B-Liners, Red Snapper, Vermilion Snapper – its all the same thing.  The red snapper commonly inhabits waters thirty to two hundred feet deep, but some are reported to be caught at three hundred feet deep.  All feature a sloped profile, medium-to-large scales, a spiny dorsal fin and a laterally compressed body.  The maximum published age of a caught red snapper was reported to be fifty-seven years.  Coloration of the red snapper is light red, with more intense pigment on the back. A red snapper attains sexual maturity at 2–5 years old.  An adult snapper can live for more than 50 years and weigh 50 pounds. They inhabit tropical and subtropical regions of all oceans and can grow to about 3 feet in length.  Red snapper is the most commonly caught snapper in the continental USA (almost 50% of the total catch), with similar species being more common elsewhere.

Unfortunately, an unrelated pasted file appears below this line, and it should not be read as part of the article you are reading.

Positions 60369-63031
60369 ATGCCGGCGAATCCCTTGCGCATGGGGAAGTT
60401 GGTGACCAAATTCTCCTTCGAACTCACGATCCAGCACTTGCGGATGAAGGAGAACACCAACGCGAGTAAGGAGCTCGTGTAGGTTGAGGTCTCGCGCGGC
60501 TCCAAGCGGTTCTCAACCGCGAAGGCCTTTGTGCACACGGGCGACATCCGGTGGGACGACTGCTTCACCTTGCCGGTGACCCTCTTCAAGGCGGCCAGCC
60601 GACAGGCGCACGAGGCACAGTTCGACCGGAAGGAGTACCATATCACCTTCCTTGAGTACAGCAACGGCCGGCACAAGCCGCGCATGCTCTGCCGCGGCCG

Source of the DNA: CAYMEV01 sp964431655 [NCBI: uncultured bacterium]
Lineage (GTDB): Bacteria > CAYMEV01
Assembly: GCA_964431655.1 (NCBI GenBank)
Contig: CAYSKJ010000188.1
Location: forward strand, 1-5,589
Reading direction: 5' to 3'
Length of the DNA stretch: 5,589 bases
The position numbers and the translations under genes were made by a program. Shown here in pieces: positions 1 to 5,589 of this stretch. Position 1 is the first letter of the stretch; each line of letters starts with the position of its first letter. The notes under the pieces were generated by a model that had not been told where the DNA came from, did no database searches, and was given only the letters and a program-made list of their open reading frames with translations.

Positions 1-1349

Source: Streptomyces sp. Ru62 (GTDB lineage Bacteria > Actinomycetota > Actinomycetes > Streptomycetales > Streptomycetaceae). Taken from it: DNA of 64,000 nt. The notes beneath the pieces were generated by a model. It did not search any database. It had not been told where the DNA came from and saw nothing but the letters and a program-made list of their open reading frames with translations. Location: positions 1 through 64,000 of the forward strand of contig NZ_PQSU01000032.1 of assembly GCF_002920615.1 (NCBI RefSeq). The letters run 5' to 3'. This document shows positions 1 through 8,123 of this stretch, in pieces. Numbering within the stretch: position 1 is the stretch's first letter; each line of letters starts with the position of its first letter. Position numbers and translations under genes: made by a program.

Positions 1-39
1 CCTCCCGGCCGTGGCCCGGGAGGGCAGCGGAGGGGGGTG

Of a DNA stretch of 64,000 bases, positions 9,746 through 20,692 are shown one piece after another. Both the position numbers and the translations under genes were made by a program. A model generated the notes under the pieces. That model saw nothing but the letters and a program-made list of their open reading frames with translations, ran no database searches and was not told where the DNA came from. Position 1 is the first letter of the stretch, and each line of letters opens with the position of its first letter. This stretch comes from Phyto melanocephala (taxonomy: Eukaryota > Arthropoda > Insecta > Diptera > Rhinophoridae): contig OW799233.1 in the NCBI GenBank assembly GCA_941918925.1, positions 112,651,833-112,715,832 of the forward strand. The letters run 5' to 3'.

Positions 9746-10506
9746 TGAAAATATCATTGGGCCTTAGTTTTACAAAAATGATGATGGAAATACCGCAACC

There are approximately 100 species of Snapper and over 60 of them have “Snapper” in the name.  Most snapper feed on crustaceans or other fish, although a few are plankton-feeders.  Yellowtail snapper, red snapper and hog snapper are three common varieties that we often see in our local fishing waters.